To fully understand the implications of Erdoğan’s victory, a comprehensive examination of the societal factors that have led to this consolidation of power is necessary. By addressing these underlying issues, it may be possible to foster a more inclusive and democratic environment, ultimately leading to a more balanced and harmonious society. 

  1. The role of emotions in Turkish politics requires thorough examination in light of the 2023 elections. The connection between Erdoğan and the conservative sector goes beyond logical reasoning and is rooted in a strong emotional attachment.  

  2. The cult of the strongman dominates Turkish political culture. Erdoğan, after Atatürk, is the most powerful and charismatic leader in modern history. Throughout his tenure, Erdoğan harnessed state resources to finance and promote a series of historical television dramas, which played a crucial role in shaping a political culture that glorified strongman leadership, fostered authoritarian tendencies and bred intolerance while harboring suspicion toward external influences. The political culture that has emerged under Erdoğan’s leadership has permeated society, characterized by a strong sense of nationalism, a yearning for authoritative rule, a rejection of pluralism, and a pervasive fear of being divided or manipulated by powerful external forces. This deeply ingrained mindset instills a belief in the necessity of a strong leader who can safeguard national unity and protect against perceived threats. However, this political culture also engenders an environment that is less receptive to diversity of opinions, resistant to democratic norms, and resistant to constructive engagement with the international community. 

  3. Erdoğan used religion and nationalism throughout the elections and never hesitated to use mosques as political platforms to attack the opposition.5 He also labeled the opposition as terrorists and agents of foreign powers to divide the country. His anti-Kurdish campaign and successful campaign to show the opposition as the front of the PKK had a major effect. Since he owns and controls the media, he has managed to fabricate his own “truths,” and in this post-truth age, he has been effective at manipulating the public. Erdoğan’s courageous decisions on Karabakh, Libya, and Syria, challenging the United States and the European Union on several issues enhanced this image. In the elections, the idea that “again, only Erdoğan could solve the problems” was very effective.  

  4. Erdoğan pursued a populist policy and distributed state resources to keep himself in power. His early-retirement policies increased the salaries of public employees, and his promise to recruit teachers, police, and healthcare workers also played a critical role. For instance, in the first quarter of 2023, the public deficit increased to $23.6 billion. Moreover, the Central Bank regularly intervened in the market to keep the currency down by spending $50 billion. Finally, certain segments of society based their voting decisions on factors such as the assistance they receive, such as EYT (Early Retirement Right), minimum-wage hikes, as well as considerations related to issues like the conversion of Hagia Sophia into a mosque and religious discourse. Erdoğan systematically cultivated political networks by leveraging financial resources and the distribution of state assets.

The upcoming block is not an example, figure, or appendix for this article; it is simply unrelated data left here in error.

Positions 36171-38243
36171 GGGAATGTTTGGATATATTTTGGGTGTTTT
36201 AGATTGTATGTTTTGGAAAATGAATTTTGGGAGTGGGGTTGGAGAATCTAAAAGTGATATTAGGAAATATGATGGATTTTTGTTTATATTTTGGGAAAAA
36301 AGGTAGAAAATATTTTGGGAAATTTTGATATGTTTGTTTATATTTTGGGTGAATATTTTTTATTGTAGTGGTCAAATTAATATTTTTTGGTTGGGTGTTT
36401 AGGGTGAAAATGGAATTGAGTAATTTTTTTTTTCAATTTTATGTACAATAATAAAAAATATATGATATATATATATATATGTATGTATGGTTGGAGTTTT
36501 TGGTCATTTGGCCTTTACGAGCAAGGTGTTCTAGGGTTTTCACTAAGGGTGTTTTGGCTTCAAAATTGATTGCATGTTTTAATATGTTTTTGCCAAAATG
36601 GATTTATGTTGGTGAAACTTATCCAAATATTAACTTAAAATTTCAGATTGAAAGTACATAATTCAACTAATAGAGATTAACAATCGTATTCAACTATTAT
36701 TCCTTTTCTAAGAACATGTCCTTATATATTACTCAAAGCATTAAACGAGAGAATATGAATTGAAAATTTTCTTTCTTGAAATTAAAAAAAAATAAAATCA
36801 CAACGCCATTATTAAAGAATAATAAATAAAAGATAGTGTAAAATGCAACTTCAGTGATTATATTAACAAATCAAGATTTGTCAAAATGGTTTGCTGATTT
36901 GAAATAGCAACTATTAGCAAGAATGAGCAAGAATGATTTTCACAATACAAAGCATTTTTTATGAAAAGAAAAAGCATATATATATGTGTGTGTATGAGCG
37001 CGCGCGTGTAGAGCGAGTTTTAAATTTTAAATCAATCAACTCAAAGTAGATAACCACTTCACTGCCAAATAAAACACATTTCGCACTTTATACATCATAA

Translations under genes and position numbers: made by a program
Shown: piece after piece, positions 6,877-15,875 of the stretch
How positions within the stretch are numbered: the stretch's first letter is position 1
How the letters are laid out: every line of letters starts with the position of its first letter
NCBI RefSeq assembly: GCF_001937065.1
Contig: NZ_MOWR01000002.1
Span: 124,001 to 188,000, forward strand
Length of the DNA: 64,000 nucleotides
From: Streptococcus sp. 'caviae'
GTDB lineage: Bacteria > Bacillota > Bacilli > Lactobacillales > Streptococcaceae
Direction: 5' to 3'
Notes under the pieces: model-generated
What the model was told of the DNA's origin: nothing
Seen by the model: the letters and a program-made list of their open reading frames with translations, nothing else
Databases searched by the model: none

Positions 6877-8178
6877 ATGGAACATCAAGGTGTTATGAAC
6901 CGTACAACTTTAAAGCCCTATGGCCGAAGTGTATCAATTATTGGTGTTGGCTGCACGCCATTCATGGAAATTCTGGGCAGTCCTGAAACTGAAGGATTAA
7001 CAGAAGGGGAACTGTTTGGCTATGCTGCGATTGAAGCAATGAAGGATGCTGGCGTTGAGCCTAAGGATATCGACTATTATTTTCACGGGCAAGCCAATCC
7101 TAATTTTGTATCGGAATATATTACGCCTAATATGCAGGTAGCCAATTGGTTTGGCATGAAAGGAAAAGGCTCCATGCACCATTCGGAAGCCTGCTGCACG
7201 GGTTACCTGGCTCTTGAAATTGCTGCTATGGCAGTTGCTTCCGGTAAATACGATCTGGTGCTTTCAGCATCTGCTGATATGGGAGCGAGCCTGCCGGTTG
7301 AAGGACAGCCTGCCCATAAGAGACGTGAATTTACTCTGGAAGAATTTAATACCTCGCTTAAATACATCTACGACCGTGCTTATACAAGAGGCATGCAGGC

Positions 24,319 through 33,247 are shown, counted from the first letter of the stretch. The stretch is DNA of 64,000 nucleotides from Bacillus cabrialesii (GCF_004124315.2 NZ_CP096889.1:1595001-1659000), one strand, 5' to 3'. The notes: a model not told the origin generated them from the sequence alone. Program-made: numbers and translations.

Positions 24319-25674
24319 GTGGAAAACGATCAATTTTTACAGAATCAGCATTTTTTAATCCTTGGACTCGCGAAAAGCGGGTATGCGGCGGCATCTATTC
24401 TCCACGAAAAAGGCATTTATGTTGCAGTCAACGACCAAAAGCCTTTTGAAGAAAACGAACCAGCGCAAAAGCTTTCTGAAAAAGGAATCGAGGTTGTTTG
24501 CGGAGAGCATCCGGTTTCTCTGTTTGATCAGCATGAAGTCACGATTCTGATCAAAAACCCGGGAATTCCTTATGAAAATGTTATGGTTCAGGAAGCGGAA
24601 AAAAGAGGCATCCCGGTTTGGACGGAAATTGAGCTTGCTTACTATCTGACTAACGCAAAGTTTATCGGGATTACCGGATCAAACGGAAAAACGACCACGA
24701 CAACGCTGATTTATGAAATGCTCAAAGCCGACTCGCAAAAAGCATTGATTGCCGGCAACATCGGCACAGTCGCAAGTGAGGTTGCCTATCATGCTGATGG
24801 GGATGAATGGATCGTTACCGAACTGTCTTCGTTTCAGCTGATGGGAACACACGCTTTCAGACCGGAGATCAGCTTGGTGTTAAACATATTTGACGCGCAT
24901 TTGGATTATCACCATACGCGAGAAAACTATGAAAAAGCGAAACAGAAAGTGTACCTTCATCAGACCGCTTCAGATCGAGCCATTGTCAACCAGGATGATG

5. Erdoğan’s systematic oppression of political parties and civil society destroyed the possibility of fair and free elections. He jailed Selahattin Demirtas, the popular Kurdish politician, and Osman Kavala, a leading civil society organizer, to send a message. These two examples had a chilling effect on would-be political and social actors to keep quiet and not challenge Turkey’s authoritarian leader. Brazenly, he utilized the judiciary to suppress his opponents, resulting in the erosion of fundamental pillars of governance and putting a significant dent in the state’s legitimacy.  

  6. The limited impact of the opposition—especially some members of the Table of Six, the six-party coalition—played a role in Erdoğan’s victory. The Future Party (Gelecek Partisi) and DEVA parties received relatively few votes, and the voters of Good Party (IYI Parti) redirected their support toward Sinan Ogan, a nationalist secular politician, rather than Kılıçdaroğlu.